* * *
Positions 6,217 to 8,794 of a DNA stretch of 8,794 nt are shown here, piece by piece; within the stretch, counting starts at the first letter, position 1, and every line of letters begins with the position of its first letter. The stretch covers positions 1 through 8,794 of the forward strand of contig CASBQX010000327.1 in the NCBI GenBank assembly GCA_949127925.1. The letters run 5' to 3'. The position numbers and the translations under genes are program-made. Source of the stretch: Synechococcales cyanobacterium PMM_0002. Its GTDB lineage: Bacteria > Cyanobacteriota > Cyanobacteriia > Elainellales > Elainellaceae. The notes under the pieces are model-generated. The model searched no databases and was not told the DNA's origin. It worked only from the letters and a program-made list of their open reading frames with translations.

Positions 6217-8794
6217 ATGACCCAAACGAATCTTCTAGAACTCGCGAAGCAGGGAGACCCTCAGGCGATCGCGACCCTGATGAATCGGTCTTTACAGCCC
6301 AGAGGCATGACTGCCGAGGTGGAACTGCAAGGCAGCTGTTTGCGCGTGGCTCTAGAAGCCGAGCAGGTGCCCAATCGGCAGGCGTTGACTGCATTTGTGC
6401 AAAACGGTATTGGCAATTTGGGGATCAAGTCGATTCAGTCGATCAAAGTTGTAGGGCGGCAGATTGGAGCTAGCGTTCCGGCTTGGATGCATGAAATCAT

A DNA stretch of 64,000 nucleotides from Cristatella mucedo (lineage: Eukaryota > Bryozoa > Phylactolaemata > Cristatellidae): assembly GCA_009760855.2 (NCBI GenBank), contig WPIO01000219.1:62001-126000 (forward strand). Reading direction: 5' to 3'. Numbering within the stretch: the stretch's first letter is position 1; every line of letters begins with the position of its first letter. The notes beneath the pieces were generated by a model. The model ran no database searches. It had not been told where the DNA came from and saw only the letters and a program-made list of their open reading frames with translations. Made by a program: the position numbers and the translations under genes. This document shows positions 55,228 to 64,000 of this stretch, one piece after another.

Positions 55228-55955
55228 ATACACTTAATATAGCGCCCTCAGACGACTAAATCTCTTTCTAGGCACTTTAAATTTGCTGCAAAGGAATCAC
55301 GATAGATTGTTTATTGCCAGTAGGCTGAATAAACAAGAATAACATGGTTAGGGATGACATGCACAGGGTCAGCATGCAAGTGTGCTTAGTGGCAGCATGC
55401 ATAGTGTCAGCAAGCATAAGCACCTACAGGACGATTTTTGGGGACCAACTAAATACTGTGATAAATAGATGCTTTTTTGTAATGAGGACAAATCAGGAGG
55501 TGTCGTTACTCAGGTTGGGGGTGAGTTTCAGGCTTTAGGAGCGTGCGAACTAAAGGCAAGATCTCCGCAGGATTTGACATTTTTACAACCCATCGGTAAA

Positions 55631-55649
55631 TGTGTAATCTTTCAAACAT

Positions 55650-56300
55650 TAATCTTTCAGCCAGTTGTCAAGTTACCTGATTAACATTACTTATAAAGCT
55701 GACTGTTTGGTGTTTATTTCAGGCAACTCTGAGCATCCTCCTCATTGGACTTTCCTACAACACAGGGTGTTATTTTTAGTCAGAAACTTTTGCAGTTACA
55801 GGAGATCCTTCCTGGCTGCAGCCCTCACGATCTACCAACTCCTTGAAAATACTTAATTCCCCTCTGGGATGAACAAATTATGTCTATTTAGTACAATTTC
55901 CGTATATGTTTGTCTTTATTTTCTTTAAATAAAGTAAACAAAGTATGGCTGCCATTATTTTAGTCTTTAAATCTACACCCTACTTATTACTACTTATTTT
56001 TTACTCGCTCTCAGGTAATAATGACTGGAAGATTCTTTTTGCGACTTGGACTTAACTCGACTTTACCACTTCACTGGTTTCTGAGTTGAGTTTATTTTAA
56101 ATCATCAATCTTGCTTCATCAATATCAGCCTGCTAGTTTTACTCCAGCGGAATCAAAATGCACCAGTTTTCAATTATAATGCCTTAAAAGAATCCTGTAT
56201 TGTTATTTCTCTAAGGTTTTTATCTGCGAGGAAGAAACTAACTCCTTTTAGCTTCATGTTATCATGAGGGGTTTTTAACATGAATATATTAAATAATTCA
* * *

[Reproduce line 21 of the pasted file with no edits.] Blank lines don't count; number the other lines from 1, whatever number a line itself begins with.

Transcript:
56201 TGTTATTTCTCTAAGGTTTTTATCTGCGAGGAAGAAACTAACTCCTTTTAGCTTCATGTTATCATGAGGGGTTTTTAACATGAATATATTAAATAATTCA